Further fighting took place between the Chadian rebels and CAR security forces in June 2005. On June 3, a Chadian rebel attack killed a member of the CAR Parliament and two employees of the Ministry of Environmental Affairs.151 On June 26, a fierce battle broke out between the Chadian rebels and a combined FACA, GP, and FOMUC force, resulting in the deaths of 11 FACA and GP soldiers including Lieutenant Dogo, two Chadian FOMUC soldiers, and an estimated 20 rebels.152 In a speech to the nation, President Bozizé denounced the rebels as “invaders” and “foreign aggressors,”153 although some FACA officials accused Chadian and CAR rebels of having “teamed up to carry out attacks in both countries.”154

A perception has grown among both officials and the wider civilian population that the UFDR and ethnic Gulas are one and the same, and abuses by the UFDR have contributed to a sharp growth in anti-Gula sentiment. For example, an official report by the subprefecture of Ouadda, describing the three-week occupation of Ouadda by the UFDR, linked all local Gulas with the UFDR and blamed them for abuse:

The young Gula residents in Ouadda-Center linked up with their brothers in this group of rebels to mistreat all the governmental officials working in town, to commit exactions on the whole territory of the subprefecture, picked up all the medicine and the goods at the Ouadda medical center.155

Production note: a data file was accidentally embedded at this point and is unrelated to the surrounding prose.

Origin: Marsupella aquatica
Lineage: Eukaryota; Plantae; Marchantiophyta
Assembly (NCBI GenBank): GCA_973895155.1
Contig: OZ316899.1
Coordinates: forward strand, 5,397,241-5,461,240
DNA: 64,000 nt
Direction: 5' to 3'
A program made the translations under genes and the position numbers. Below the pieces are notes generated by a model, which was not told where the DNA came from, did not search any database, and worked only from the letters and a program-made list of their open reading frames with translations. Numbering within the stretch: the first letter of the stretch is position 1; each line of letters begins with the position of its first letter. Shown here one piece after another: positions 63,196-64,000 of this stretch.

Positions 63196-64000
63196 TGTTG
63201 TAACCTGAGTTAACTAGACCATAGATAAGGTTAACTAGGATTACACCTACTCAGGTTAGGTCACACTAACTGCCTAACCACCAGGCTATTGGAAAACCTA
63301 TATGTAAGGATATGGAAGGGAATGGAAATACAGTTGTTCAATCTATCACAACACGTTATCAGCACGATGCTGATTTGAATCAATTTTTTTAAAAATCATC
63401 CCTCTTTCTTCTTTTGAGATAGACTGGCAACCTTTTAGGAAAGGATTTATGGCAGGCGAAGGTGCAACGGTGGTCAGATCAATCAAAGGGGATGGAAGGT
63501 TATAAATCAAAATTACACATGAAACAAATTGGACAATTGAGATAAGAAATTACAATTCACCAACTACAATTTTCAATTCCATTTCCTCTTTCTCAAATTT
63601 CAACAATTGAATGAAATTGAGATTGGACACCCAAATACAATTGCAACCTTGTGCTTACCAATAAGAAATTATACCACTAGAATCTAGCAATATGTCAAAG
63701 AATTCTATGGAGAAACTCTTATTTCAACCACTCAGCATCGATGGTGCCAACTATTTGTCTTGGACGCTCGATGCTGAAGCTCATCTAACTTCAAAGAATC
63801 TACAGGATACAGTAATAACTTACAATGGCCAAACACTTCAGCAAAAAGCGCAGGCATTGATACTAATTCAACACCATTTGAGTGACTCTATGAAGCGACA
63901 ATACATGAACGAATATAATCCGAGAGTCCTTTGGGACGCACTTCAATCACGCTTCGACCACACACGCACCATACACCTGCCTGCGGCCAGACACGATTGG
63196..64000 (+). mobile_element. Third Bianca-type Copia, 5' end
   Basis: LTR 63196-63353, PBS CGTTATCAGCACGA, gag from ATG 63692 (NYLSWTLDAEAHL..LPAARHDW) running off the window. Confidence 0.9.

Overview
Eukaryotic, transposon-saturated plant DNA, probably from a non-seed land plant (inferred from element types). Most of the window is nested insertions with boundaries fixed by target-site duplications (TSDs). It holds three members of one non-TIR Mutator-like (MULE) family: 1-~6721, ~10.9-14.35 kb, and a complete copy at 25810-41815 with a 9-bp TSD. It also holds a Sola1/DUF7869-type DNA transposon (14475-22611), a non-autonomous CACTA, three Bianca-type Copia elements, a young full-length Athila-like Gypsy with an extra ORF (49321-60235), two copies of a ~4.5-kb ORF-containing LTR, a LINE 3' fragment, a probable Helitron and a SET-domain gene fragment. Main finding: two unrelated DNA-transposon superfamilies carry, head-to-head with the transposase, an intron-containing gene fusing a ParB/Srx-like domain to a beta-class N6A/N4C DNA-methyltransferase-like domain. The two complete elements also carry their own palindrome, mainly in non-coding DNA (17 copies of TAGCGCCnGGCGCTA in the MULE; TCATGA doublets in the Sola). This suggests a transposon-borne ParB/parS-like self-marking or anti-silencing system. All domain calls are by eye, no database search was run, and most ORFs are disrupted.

Anti-Gula sentiment is threatening to spill over into ethnically-motivated violence, fear of which has led to the displacement of most of the Gula population from government-controlled towns. An estimated 60,000 people have been displaced in the three northeastern provinces affected by the insurgency.156

The grievances of ex-libérateurs

Meanwhile, a separate strand of discontent among former supporters of General Bozizé joined cause with disaffected Gulas. When General Bozizé took over power in March 2003, he arrived in Bangui with hundreds of rebels, popularly known as the “libérateurs.” These included former FACA soldiers who had deserted the national army, as well as Chadian elements. Some of these men, together with a company of about 30 Chadian soldiers, became the core of President Bozizé’s Presidential Guard. However, Bozizé could not incorporate all the ex-libérateurs into his regular security services, and tensions soon grew, with ex-libérateurs claiming that Bozizé had failed to fully pay them for their support and had reneged on other promises. Ex-libérateurs became increasingly involved in human rights abuses and banditry around Bangui, forcing Bozizé to act against their more unruly elements.157

Many of the ex-libérateurs became involved in banditry or joined nascent rebel groups in northern CAR.158  In April 2004, close to 300 mostly Chadian ex-libérateurs began violent protests in Bangui, looting homes159 and clashing with FACA forces before advancing within a few hundred meters of the Presidential Palace.160  The protests were led by Captain Abakar Saboune, an ex-libérateur who in 2005 became a founding member of the UFDR.161 President Bozizé agreed to grant each of the Chadian ex-libérateurs $1,000 in exchange for their repatriation to Chad under the supervision of FACA.162  However, many of them moved instead to northern CAR, particularly the largely Muslim northeast, where they are prominent among the leaders of the UFDR.